While it's possible that Tim Shiner & the administration *could* have heard about these screenings in the past, I don't think there's evidence enough for finger-pointing. There's also a difference between some hallmates watching a movie on their giant screen & film projector, and hosting a public event that is advertised to the campus. While I agree that this kind of screening *shouldn't* be illegal, it is. I see no need to blame the administration here. I think we're just angry at circumstances and not at anyone in particular [except maybe Swank Motion Pictures Incorporated].

  34. Mad Joy

    While it's possible that Tim Shiner & the administration *could* have heard about these screenings in the past, I don't think there's evidence enough for finger-pointing. There's also a difference between some hallmates watching a movie on their giant screen & film projector, and hosting a public event that is advertised to the campus. While I agree that this kind of screening *shouldn't* be illegal, it is. I see no need to blame the administration here. I think we're just angry at circumstances and not at anyone in particular [except maybe Swank Motion Pictures Incorporated].

  35. Anonymous

    Actually, the Argus article only reports facts and doesn’t include the incriminating paragraph of: This is bullshit. How was the administration unaware that a student hall has been screening films for three years, when film viewing has been its express purpose from the beginning? And do they never walk around campus and notice the flyers regularly posted all over the place by student groups, advertising informal film viewings?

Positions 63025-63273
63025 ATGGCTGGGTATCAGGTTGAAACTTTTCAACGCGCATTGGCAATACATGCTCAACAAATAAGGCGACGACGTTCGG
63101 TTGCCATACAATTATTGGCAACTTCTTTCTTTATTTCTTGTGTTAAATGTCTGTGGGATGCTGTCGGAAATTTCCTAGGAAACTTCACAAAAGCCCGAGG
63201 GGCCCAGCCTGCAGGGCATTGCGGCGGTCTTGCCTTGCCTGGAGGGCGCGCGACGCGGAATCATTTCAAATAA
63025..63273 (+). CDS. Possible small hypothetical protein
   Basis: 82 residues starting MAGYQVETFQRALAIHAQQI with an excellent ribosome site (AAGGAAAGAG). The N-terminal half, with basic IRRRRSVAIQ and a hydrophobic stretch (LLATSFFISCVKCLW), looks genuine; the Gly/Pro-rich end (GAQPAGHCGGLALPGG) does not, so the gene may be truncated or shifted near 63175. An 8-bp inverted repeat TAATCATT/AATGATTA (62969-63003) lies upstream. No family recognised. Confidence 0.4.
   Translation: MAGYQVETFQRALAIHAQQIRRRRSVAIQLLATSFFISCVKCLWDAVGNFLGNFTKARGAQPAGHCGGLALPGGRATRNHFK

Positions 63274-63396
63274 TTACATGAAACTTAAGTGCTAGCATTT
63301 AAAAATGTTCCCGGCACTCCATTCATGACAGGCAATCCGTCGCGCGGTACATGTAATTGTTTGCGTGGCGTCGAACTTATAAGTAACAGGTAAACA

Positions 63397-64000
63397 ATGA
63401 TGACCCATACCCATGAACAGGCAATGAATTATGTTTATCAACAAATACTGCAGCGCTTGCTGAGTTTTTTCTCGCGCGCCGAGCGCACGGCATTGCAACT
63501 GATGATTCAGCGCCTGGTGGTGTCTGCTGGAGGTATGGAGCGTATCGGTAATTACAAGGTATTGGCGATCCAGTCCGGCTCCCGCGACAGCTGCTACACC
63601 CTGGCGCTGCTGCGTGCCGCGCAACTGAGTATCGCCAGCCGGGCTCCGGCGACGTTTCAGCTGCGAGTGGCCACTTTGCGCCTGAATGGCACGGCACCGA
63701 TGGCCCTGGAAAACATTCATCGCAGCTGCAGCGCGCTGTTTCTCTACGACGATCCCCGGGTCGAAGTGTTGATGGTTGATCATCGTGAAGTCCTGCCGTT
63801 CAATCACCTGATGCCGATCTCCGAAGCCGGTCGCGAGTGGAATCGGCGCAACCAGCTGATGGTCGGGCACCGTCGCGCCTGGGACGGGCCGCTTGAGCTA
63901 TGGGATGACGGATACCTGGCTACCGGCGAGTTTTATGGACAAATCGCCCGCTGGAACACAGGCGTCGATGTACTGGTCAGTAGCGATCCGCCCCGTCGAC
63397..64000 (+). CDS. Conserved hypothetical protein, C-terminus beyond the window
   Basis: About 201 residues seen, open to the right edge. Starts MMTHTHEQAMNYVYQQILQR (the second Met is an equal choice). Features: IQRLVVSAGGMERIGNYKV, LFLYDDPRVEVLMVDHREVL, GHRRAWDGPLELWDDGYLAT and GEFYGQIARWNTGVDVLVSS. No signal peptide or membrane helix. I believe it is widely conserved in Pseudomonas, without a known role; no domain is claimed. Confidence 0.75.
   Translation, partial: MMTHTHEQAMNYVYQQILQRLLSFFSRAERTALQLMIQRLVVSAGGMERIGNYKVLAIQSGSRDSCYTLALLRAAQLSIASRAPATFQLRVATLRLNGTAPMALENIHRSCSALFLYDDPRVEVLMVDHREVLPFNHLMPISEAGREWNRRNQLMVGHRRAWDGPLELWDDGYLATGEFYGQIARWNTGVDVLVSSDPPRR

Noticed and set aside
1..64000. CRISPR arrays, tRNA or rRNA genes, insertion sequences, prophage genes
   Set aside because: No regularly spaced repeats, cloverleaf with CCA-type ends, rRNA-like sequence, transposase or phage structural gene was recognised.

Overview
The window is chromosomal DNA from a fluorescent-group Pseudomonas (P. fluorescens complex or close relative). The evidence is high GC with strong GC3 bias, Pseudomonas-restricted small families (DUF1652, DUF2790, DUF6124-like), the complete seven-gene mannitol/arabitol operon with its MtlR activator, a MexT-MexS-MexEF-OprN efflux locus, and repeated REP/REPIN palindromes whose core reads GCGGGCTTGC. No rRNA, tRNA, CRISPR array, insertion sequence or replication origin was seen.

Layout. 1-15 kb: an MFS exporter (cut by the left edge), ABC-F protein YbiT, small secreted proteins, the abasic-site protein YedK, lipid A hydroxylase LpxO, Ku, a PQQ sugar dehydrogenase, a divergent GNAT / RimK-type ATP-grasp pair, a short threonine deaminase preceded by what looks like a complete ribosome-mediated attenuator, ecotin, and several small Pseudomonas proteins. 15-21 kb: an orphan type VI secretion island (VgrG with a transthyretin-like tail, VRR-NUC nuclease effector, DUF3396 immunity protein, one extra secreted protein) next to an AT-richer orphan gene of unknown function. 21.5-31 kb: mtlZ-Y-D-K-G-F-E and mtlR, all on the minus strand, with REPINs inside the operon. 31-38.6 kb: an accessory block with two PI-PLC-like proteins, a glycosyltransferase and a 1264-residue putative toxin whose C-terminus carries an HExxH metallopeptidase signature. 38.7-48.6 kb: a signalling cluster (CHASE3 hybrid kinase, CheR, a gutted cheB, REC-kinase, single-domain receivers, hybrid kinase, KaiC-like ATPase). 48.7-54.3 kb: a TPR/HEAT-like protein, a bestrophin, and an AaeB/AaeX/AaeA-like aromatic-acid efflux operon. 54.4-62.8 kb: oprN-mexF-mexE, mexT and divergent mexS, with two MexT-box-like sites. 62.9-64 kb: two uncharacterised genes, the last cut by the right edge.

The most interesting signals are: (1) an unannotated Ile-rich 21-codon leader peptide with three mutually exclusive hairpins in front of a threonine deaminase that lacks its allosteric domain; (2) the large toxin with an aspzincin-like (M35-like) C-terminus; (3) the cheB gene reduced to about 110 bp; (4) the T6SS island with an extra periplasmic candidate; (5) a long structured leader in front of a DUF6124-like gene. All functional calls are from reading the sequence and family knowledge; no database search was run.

36. Anonymous

    Actually, the Argus article only reports facts and doesn’t include the incriminating paragraph of:

    This is bullshit. How was the administration unaware that a student hall has been screening films for three years, when film viewing has been its express purpose from the beginning? And do they never walk around campus and notice the flyers regularly posted all over the place by student groups, advertising informal film viewings?

  37. Anonymous

    Uh, they could also easily read the Argus article in which all this information initially appeared. Why don’t you call out the school newspaper for indiscretion?

  38. Anonymous

    Uh, they could also easily read the Argus article in which all this information initially appeared. Why don’t you call out the school newspaper for indiscretion?

  39. Anonymous

    You know this isn’t something I would call the university out on knowing about. The film distribution company apparently knows about Wesleying and could easily read this. The university could get in a lot more trouble then just a fine for this one movie; what about the other three years worth of movies you so nicely pointed out? Think before you post.

  40. Anonymous

    You know this isn’t something I would call the university out on knowing about. The film distribution company apparently knows about Wesleying and could easily read this. The university could get in a lot more trouble then just a fine for this one movie; what about the other three years worth of movies you so nicely pointed out? Think before you post.